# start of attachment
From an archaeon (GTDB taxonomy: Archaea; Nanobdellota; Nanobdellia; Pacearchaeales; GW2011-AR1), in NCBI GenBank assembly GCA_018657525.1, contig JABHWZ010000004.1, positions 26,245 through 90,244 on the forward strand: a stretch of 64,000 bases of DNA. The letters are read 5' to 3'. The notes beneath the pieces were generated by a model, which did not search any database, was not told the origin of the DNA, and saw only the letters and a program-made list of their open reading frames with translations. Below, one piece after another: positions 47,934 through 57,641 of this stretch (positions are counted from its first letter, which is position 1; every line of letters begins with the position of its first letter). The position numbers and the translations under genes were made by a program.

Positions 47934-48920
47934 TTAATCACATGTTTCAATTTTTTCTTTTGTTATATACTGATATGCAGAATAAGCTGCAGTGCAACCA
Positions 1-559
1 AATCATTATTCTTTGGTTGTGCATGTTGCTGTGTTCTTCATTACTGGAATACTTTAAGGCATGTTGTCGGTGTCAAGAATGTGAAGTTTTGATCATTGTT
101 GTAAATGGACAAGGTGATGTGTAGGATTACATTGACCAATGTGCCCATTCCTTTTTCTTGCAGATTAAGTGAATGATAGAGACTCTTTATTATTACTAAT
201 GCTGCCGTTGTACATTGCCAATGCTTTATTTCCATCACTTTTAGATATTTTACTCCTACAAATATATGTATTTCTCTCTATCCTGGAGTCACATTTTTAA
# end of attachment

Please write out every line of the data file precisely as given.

From an archaeon (GTDB taxonomy: Archaea; Nanobdellota; Nanobdellia; Pacearchaeales; GW2011-AR1), in NCBI GenBank assembly GCA_018657525.1, contig JABHWZ010000004.1, positions 26,245 through 90,244 on the forward strand: a stretch of 64,000 bases of DNA. The letters are read 5' to 3'. The notes beneath the pieces were generated by a model, which did not search any database, was not told the origin of the DNA, and saw only the letters and a program-made list of their open reading frames with translations. Below, one piece after another: positions 47,934 through 57,641 of this stretch (positions are counted from its first letter, which is position 1; every line of letters begins with the position of its first letter). The position numbers and the translations under genes were made by a program.

Positions 47934-48920
47934 TTAATCACATGTTTCAATTTTTTCTTTTGTTATATACTGATATGCAGAATAAGCTGCAGTGCAACCA
Positions 1-559
1 AATCATTATTCTTTGGTTGTGCATGTTGCTGTGTTCTTCATTACTGGAATACTTTAAGGCATGTTGTCGGTGTCAAGAATGTGAAGTTTTGATCATTGTT
101 GTAAATGGACAAGGTGATGTGTAGGATTACATTGACCAATGTGCCCATTCCTTTTTCTTGCAGATTAAGTGAATGATAGAGACTCTTTATTATTACTAAT
201 GCTGCCGTTGTACATTGCCAATGCTTTATTTCCATCACTTTTAGATATTTTACTCCTACAAATATATGTATTTCTCTCTATCCTGGAGTCACATTTTTAA